name = Endocerid
Ordovician- ? Silurian
ordo = Endocerida
subdivision_ranks = families
subdivision = †
The endocerids were a diverse group of
cephalopods that lived from the Early Ordovicianpossibly to the Late Silurian. Their shells varied in form. Some were straight (orthoconic) others curved (cyrtoconic); some were long (longiconic), others short (breviconic). Some long-shelled forms like "Endoceras" attained lengths as much as 3.5 m (11 ft 8 in). The related " Cameroceras" is anecdotally reported to have reached lengths approaching 9 m (30 feet), but these claims are not unproblematic (Teichert and Kümmel 1960). The overwhelming majority of endocerids and nautiloids in general are much smaller, usually less than a meter long fully grown.
Endocerids have a relatively small living chamber and a generally large
siphunclethat suggests much of the visceral mass of the animal may have been housed within the siphuncle itself, unlike other nautiloids in which the body is restricted to the body chamber. Endocerids are primarily distinguished however by the presence of calcareous deposits, known as endocones, formed in the more apical portion of the siphuncle and thought to counterweight the animal’s body. The chambers (camerae) of endocerids are always free of organic deposits, unlike other orders such as the Michelinocerida and Actinocerida.
Endocerids were among some half a dozen cephalopod orders that appeared in the Lower Ordovician. They reached their greatest diversity during the Lower to Mid-Ordovician, but were already in decline by the middle of this period with most genera becoming extinct by the end of the Ordovician, while some rare hangers on lasted into the Silurian. In any case, the endocerid lineage became completely extinct relatively early on in cephalopod history.
Derivation and Evolution
Endocerids are derived from the earlier ellesmerocerids, most likely from "Pachendoceras" or a similar genus. This ellesmerocerid gave rise to "Proendoceras", the earliest representative of the Proterocameroceratidae and hence of the Endocerida. Endocerids evolved from ellesmerocerids by reduction of siphuncle
diaphragms and the development of endocones. From that time, in the early middle Lower Ordovician, the Endocerida quickly diversified into different families. Two general evolutionary trends can be recognized. In one lineage, the siphuncle grew more complex, resulting in genera such as "Chihlioceras" and " Allotrioceras". In the other lineage, over size increased, resulting in such genera as "Endoceras" and "Cameroceras".
Citing its diversity, Curt Teichert placed the Endocerida in its own cephalopod subclass called Endoceroidea or Endoceratoidea. (Some Russian paleontologists ranked it as a superorder instead). Rousseau Flower rejected this separation on the grounds that endocerids were no more diverse or complex than any other order and considered them simply another order within the Nautiloidea.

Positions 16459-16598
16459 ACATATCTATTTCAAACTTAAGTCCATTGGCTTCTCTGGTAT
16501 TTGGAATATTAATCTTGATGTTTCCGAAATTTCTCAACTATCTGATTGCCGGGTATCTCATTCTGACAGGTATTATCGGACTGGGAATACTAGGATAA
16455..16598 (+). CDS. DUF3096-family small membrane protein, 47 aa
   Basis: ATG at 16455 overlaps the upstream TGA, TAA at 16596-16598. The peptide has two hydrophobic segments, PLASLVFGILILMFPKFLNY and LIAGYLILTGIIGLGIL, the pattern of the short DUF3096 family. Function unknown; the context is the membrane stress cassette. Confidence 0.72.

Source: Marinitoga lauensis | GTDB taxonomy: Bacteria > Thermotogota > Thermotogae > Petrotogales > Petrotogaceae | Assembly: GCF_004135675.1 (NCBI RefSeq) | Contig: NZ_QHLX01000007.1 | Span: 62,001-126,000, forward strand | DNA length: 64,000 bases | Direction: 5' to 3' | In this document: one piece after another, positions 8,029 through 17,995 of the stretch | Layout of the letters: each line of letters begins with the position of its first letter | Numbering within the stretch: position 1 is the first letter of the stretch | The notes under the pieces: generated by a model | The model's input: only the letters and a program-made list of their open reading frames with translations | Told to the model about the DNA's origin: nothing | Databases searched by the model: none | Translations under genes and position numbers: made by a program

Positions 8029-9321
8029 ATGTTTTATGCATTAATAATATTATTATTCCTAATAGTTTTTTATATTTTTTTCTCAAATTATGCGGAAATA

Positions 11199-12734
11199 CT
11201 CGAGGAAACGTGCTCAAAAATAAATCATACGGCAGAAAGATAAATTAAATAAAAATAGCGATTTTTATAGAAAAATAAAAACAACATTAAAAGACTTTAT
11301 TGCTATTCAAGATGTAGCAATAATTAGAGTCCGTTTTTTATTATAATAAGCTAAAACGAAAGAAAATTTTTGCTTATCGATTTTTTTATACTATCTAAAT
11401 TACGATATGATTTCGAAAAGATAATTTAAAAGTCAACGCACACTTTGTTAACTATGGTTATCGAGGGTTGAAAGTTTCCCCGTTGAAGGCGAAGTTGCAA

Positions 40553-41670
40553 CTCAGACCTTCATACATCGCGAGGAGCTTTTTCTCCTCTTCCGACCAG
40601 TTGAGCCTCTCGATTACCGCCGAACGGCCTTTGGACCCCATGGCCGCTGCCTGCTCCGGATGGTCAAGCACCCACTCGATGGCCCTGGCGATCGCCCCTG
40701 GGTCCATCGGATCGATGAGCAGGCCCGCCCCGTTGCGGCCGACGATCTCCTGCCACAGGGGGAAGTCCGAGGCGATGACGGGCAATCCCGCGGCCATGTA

The Endocerida have been divided (Flower 1958) into two suborders, the Proterocamerocerina and the Endocerina, which respectively follow the two primary evolutionary trends described above. The Proterocamerocerina includes the Proterocameroceratidae, Manchurocheratidae, and Allotrioceratidae. The Endocerina includes the Piloceratidae and Endoceratidae.
Endocerids may have included the superpredators of the Ordovician, probably living close to the sea bottom where they could easily snatch an unwary trilobite or crustacean . They were probably not active nektonic swimmers, but rather crawled over the sea floor or lay there in ambush. They probably filled a different ecological niche than that filled by such as sharks and squid today.
Flower, R. H. 1955, Status of Endoceroid Classification; Jour. Paleon. V 29. n.3 May 1955,pp 327-370; figs,plates.
— — — 1958, Some Chazyan and Mohawkian Endoceratida, Jour Paleon V 32,n 2,May 1858, pp 433-458;figs,plates.
— — — 1976, Ordovician Cephalopod Faunas and Their Role in Correlation,in Bassett,M.C.(Ed);The Ordovician System: Proceedings of a Paleontological Association Symposium; Birmingham,Eng.1974;Univ of Wales and Welsh Nat’l Mus Press.
Teichert, C. 1964, Endoceratoidea, in the Treatise on Invertebrate Paleontology, VolK(Nautiloidea; Geol Soc of America and University of Kansas Press;pp K160–K188; figs.
Teichert, C., and B. Kümmel 1960, Size of Endocerid Cephalopods; Breviora Mus. Comp. Zool. No. 128, 1–7.
* Monks, Neale and Palmer, Philip. "Ammonites". Smithsonian Institution Press, Washington D.C. 2002.
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